“I loved her, and I loved our boys,” said Jattir Ragland. “That’s really all I have to say right now. The truth will come out. God will make certain that the truth comes out.”
Those are the words of a grieving father, who lost his family last Friday when his fiancée, Aisha Z. Fair, and her two children, were recovered from a vehicle pulled from the Mississippi River.
Charvon Lofton, 7, and Jattir Ragland Jr. were reportedly still in the black Jeep when it was recovered. Fair’s body was found on the muddy bank by a passer-by, who then called authorities.
The victims were Memphis residents. Their remains were found on the Arkansas side of the Mississippi River in Proctor, Ark.
Nothing is known for certain, that is, not until the investigation concludes, according to the Crittenden County Sheriff’s Office.
“This investigation is ongoing, and we have not put a label on it,” said Chief Investigator Todd Grooms.
That has not stopped speculation. It has been reported by local media outlets that the vehicle recovered Friday with two children inside and a young mother on the bank was intentionally driven into the Mississippi River. That is unverified, premature speculation, Grooms said.
According to the Crittenden County Sheriff’s Office, Fair was involved in an accident on Interstate 40, just west of the Hernando DeSoto Bridge about 8:30 a.m. Friday. Witnesses report that her car struck an 18-wheeler’s trailer, which forced her off the road. Witnesses also said the car then turned left and went down the enbankment across a bicycle trail, accelerating into the water. It was one mile away from the scene of the accident.
“We are not verifying any specific details in this case because it has not been concluded,” Grooms said. “What I can tell you is that where the vehicle went into the water was a very difficult area to get to. We had to access the area on a bicycle trail called the Big River Crossing, and we had to use all-terrain vehicles, four-wheelers during the recovery operation.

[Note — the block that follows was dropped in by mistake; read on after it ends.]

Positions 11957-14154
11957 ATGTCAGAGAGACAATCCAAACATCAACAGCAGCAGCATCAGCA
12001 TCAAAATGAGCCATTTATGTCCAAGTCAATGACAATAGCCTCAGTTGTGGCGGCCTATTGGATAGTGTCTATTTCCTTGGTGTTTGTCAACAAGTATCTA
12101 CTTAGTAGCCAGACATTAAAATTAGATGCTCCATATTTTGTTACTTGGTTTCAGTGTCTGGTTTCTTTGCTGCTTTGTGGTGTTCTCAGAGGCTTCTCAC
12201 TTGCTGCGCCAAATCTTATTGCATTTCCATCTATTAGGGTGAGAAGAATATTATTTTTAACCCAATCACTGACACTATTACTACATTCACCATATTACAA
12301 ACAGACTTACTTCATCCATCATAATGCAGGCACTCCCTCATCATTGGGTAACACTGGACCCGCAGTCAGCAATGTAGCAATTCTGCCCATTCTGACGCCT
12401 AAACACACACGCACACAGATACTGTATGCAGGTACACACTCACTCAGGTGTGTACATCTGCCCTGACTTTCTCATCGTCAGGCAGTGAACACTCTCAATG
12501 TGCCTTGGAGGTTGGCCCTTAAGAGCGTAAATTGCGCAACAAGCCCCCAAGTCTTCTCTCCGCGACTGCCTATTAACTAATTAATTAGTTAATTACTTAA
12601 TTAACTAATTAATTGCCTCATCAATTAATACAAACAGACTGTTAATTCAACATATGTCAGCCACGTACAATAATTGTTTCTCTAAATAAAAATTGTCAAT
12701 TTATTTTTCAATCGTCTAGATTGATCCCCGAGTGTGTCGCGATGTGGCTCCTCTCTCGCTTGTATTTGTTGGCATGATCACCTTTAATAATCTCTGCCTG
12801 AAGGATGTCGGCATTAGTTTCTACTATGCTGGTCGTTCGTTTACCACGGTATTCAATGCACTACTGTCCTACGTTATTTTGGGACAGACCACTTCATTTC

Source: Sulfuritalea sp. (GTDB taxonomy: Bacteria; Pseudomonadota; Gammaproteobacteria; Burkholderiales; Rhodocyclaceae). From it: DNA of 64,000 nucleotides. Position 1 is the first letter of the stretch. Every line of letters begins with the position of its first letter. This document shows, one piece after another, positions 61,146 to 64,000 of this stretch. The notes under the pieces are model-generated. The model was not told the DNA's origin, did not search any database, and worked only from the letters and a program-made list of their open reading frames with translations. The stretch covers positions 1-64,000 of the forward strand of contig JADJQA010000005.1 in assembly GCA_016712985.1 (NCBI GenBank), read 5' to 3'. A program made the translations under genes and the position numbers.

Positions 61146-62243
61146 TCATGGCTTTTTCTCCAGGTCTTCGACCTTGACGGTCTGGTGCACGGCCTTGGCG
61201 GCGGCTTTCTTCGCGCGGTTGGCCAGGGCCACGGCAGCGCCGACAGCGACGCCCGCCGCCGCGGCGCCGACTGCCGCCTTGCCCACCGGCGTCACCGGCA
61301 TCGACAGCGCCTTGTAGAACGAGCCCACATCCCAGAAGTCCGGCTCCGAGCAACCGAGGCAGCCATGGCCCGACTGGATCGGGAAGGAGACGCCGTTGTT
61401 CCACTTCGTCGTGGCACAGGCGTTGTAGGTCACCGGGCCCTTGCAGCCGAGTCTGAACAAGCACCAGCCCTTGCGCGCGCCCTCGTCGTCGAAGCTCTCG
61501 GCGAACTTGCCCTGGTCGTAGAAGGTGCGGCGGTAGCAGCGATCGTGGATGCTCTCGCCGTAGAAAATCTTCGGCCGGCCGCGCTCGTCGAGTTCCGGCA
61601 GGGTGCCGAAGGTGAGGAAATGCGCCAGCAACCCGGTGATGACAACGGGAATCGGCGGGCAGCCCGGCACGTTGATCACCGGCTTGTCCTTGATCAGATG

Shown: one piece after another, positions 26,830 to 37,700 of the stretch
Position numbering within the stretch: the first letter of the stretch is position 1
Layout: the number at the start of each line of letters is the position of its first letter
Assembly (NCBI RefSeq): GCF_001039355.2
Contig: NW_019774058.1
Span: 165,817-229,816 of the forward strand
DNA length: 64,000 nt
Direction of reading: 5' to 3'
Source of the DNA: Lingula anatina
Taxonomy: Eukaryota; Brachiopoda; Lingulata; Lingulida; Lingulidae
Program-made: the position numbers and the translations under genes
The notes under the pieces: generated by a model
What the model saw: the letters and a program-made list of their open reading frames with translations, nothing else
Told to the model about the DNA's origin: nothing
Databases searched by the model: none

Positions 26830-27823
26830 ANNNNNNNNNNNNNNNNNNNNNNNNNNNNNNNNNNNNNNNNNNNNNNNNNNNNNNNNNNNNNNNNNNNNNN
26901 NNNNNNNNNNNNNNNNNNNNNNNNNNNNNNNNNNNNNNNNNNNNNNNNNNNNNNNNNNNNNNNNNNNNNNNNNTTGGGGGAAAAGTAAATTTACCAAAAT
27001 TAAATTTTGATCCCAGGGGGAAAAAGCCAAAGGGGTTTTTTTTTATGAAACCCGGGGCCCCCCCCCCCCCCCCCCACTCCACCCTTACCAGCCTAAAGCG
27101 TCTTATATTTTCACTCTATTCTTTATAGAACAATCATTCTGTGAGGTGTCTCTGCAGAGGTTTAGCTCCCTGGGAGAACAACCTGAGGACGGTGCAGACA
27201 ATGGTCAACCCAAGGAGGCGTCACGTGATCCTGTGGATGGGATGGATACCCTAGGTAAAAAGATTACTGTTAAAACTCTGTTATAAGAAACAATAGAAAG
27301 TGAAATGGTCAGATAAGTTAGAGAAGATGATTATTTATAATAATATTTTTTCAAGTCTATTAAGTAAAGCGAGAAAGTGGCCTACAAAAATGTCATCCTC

“The Arkansas Fish and Wildlife assisted, and the U.S. Coast Guard sent over a boat,” he said. “A door from the vehicle that was found on the bank actually came off during the recovery. We used a chain to pull the vehicle from the water, and that’s pretty much all I can tell you. Several agencies took part in the recovery operation, and we are still investigating.”
The bodies were initially taken to the Arkansas Crime Lab, where Crittenden County Coroner William Wolfe examined victims. They were eventually released to a Memphis funeral home, N. J. Ford and Sons.
Aisha Fair’s mother, Cathryn Fair, said her daughter would have never “given up and taken the lives of herself and her children.”
“After three years with Kroger, Aisha was placed on medical leave to deal with mental issues,” Cathyrn Fair said. “And she was dealing with them. She would have never intentionally driven into that water.”
Dr. William M. Young, bishop and founder of The Healing Center Church and Wellness Center, said whether Aisha Fair’s vehicle ended up in the river by accident or incident, “…the whole point is being missed. … the fact remains that two families are grieving, and mental issues were involved either way.”
Young has long been involved with helping the African-American community deal with mental health concerns. He pointed to a 33 percent increase in young adults and teens dealing with such concerns since 1999.
“(W)e must begin a real dialogue in the black community about mental help,” he said.
Services for Fair and her boys will be Saturday at New Hope Baptist Church, 2356 Elvis Presley Blvd. Viewing at the church is at 1 p.m. The funeral service will begin at 2 p.m.
Donations may be made to assist the family by calling 901-326-0859.
(For help with mental illness or depression, call The Healing Center Wellness program at 901-508-2539.)